Watchonista: Volume 04 Exclusive Preview – Seiko Celebrates Japan’s First Wristwatch with the King Seiko “Kikkoumon”
Now that Watchonista: Volume 04 is officially available at Breitling boutiques across North America, here is a sneak peek of one of our magazine-only editorials.
Turtles and tortoises are incredible creatures. And while everybody knows they are renowned for their longevity (Fun Fact: Pick up your copy of Watchonista: Volume 04 to read), what isn’t as well known is that they are incredibly resilient (Fun Fact: Pick up your copy of Watchonista: Volume 04 to read).
So it made sense when Seiko channeled some turtle power to celebrate the 110th anniversary of Japan’s first wristwatch by introducing a limited edition King Seiko SPB365 with a dial inspired by a traditional Japanese geometric pattern known as “Kikkoumon” and is based on (you guessed it!) the hexagonal shape of a tortoise shell.
They also have great significance for cultures all over the world. For instance, to some First Nations in North America, the turtle symbolizes Grandmother Earth. Meanwhile, who could forget Aesop’s fable, “The Tortoise and the Hare.” Then there is Japan, where the tortoise provides a haven for immortals and symbolizes longevity, good luck, and support.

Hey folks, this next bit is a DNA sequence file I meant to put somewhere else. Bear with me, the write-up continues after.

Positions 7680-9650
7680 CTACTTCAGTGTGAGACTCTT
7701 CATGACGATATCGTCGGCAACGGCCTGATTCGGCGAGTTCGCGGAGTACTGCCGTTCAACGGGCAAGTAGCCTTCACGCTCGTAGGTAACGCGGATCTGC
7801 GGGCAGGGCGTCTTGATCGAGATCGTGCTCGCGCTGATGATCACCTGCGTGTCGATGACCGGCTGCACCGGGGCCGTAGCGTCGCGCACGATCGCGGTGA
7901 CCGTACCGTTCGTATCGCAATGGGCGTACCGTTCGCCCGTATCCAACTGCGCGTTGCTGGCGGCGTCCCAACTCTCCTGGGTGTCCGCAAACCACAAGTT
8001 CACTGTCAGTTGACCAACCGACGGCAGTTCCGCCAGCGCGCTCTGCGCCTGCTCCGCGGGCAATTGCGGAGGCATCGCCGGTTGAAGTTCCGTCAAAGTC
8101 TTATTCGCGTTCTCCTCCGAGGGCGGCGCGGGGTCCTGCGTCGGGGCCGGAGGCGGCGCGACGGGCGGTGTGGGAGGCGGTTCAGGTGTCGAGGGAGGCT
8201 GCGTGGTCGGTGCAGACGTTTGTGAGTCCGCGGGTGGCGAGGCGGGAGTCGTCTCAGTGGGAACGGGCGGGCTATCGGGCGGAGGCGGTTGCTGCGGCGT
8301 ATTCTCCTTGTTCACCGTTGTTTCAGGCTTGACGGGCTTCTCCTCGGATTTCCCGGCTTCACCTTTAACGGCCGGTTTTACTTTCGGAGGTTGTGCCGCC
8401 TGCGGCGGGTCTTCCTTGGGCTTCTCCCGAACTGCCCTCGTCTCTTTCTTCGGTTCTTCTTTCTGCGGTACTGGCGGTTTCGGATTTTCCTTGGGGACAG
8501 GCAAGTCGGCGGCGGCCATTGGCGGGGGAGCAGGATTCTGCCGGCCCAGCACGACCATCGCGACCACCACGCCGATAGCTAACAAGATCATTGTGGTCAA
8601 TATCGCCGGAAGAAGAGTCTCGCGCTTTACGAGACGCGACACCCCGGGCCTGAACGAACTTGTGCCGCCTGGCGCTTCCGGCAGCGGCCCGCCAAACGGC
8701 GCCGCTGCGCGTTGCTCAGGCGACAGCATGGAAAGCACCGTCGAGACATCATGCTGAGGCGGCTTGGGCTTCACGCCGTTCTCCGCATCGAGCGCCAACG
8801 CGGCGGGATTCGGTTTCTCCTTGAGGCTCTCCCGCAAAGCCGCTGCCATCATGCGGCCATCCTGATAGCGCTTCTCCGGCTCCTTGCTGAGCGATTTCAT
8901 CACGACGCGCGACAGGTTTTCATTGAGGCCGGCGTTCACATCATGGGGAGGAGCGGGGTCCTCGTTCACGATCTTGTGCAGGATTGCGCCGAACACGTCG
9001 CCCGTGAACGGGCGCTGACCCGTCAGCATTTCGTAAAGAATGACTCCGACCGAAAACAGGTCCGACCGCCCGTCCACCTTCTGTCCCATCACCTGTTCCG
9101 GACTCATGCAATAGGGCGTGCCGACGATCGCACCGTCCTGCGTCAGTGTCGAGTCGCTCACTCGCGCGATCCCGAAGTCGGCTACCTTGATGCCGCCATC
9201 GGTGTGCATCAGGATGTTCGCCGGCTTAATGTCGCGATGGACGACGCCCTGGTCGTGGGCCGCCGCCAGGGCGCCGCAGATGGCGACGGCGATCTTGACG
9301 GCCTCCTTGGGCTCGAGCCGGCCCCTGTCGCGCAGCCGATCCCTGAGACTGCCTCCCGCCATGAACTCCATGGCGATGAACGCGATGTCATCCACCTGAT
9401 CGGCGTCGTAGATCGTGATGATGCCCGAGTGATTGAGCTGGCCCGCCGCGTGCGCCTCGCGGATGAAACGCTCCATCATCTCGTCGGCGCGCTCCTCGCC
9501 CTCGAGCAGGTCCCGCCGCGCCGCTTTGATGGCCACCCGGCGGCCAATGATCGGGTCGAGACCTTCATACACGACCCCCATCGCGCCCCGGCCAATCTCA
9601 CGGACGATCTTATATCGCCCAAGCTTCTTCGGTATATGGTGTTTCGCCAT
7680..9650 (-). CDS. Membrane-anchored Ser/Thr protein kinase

Slow & Steady
The seeds of Seiko were planted when Kintarō Hattori opened a shop in Ginza to sell wall clocks under the brand name Seikosha in 1881. Then, in 1913, his company manufactured Japan’s first wristwatch, naming it the Laurel. However, by the time Seikosha had rebranded itself as Seiko in 1960, the company already had two production sites: Suwa Seikosha and Daini Seikosha.
Naturally, they became rivals. And while some at the time may have lamented the atmosphere created by this interdepartmental competition to see who could outdo the other in quality and precision, the reality was that these two watchmaking facilities pushed the boundaries of watchmaking and achieved horological innovation and excellence.
What was the prize of this competition? To become the brand’s flagship watch, of course…
(Photography by Liam O'Donnell)